Following up last week’s news about the tie up between Exxon and Rosneft and the dangers of Arctic drilling, today’s Independent runs a disturbing warning from a distinguished polar scientist about the dangers of a spill in the region.

For a long time now, the environmental organisation Greenpeace has been shouting from the roof-tops about the dangers of drilling in the Arctic.

Greenpeace has highly active in protesting against Cairn Energy’s drilling operations in Baffin Bay, off Greenland.

The environmental group has been demanding that Cairn publish its spill response plan and even protested inside Cairn’s headquarters in Edinburgh leading to a draconian injunction being taken out by Cairn.

Finally last week the Greenland government relented and published Cairn’s 200-page oil spill response plan, which Greenpeace then gave to Professor Rick Steiner, a marine biologist at the University of Alaska.

Steiner is a veteran of the Exxon Valdez disaster, an oil pollution specialist and basically a thorn in the side of the industry for over 20 years.  A quick summary of Greenpeace’s and Steiner’s concerns makes alarming reading:

•    Any Arctic clean-up operation would grind to a halt completely in the winter months;
•    The geography of Greenland’s coastline makes it impossible to clean up a spill;
•    Mechanically recovering the oil using booms and skimmers would not be effective in the Arctic;
•    The extremely low temperatures would make the oil more viscous, which could “cause problems for response clean up strategies when the oil is to be pumped or collected”;
•    The oil could not be burned in situ; transporting the necessary offshore equipment to deal with a blow out to the spill site would take between 51-84 hours, which means the exposed oil “is no longer amenable to ignition”;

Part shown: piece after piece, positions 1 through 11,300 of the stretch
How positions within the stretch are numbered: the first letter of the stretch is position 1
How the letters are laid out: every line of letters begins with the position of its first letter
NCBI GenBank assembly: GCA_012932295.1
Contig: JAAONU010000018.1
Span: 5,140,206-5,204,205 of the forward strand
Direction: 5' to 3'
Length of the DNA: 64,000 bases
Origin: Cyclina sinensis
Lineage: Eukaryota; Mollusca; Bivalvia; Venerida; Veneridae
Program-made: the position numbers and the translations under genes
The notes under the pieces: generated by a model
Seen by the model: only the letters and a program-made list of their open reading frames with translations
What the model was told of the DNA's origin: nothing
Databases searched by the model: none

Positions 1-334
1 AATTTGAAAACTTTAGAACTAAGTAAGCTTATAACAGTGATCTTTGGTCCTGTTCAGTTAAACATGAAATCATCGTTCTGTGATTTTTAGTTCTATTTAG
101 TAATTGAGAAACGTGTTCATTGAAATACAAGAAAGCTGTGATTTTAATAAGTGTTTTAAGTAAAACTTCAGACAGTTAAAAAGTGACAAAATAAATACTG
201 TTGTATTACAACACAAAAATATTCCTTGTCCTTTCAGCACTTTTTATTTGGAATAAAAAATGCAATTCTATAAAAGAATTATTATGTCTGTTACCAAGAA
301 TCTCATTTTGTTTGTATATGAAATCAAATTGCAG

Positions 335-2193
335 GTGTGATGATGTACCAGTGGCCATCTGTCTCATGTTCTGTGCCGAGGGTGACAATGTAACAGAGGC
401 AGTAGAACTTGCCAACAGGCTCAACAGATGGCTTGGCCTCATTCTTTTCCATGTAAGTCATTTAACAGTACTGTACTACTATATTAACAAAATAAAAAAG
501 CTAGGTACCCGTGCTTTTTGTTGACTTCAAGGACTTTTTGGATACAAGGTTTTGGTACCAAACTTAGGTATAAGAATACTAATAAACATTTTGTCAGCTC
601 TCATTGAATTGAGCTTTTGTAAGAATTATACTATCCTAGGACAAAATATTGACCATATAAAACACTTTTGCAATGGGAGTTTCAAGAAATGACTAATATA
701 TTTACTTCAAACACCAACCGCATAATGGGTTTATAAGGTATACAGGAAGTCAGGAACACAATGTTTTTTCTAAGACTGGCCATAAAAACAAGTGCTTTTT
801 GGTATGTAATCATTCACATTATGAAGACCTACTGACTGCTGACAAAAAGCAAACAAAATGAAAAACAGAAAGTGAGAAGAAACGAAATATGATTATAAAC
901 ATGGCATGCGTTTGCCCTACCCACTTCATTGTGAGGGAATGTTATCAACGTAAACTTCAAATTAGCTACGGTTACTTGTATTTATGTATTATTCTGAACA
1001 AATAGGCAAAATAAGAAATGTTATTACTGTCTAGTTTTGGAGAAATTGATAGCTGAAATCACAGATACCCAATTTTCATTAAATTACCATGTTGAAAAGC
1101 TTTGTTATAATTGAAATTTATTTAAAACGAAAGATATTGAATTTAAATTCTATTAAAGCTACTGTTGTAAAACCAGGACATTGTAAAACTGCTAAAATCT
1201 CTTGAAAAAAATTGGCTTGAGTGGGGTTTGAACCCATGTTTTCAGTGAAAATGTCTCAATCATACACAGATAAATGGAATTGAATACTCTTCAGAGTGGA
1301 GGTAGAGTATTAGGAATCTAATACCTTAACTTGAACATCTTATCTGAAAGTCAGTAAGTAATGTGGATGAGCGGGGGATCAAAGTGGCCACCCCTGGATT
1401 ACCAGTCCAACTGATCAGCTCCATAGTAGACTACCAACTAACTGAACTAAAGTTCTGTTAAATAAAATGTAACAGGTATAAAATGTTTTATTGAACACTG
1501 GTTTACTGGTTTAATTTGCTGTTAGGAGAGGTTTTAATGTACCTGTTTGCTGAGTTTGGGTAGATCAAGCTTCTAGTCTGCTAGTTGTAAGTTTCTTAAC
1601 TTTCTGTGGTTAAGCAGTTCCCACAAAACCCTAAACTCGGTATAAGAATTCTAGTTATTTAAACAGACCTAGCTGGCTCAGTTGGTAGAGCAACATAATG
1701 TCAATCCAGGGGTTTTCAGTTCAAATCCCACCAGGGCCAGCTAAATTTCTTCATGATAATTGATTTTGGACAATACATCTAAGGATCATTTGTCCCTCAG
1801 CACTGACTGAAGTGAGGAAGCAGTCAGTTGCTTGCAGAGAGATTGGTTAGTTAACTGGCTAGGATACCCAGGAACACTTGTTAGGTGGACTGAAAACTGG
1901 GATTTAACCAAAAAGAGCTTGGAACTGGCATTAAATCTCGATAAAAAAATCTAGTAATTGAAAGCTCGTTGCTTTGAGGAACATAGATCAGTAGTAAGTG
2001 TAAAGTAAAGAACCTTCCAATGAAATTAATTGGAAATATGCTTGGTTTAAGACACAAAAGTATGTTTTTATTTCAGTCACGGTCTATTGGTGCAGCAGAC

•    “Even in the most ideal conditions, recovery rates will never be 100 per cent and are actually more likely to be around 10 to 20 per cent.” “Clean up techniques can be damaging and in some circumstances oiled shorelines are best left to recover naturally”;
•    The impact of a spill on Arctic wildlife would be devastating, including significant long-term impacts on narwhals and breeding colonies of Atlantic puffins and razorbills. Marine mammals, such as seals and walruses, may be affected through the food chain.  Despite this Cairn’s response plan does not include any details on how wildlife would be affected

In fact, what this shows is that nothing much has changed since the Exxon Valdez. Despite the industry going ever deeper into the Arctic, and the risks getting ever greater, we cannot clean up spills there.

Now Steiner and Greenpeace have been joined by Peter Wadhams, Professor of ocean physics at the University of Cambridge, who is the former director of Cambridge’s Scott Polar Research Institute and who is celebrated for submarine journeys under the polar ice.

Wadhams tells the Independent newspaper this morning that any serious spill in the Arctic ice is likely to be an uncontrollable environmental disaster.

“If there is serious oil spill under ice in the Arctic it will be very hard, if not impossible to stop it becoming an environmental catastrophe,” he says. “It will be very much harder to deal with than a major spill in open water.”

Oil can also get trapped by the ice and the moved around. “The oil is caught underneath the ice, so you can’t get at immediately to clean it up or burn it off. You don’t know exactly where it is, and then it gets encapsulated in the new ice which grows underneath, so you then have a kind of oil sandwich inside the pack ice.

He adds: “And that’s being transported around the Arctic and isn’t released until spring, when it may be several hundred or even a thousand miles from the source of the spill, so you can have a huge area of the Arctic becoming polluted by oil without initially it being clear where that oil is.”

Finally he says : “Once it is released in springtime, it’s very toxic, because the encapsulation in the ice preserves the oil from weathering, so that instead of the lighter fraction evaporating and the heavier fraction becoming just tar balls, you have fresh oil being released exactly where the ice is melting, usually round the edge of the pack ice where you’ve got a lot of migratory birds.”

Such is his concern that he is organising an international high-level academic seminar to discuss Oil Spills in Sea Ice later this month.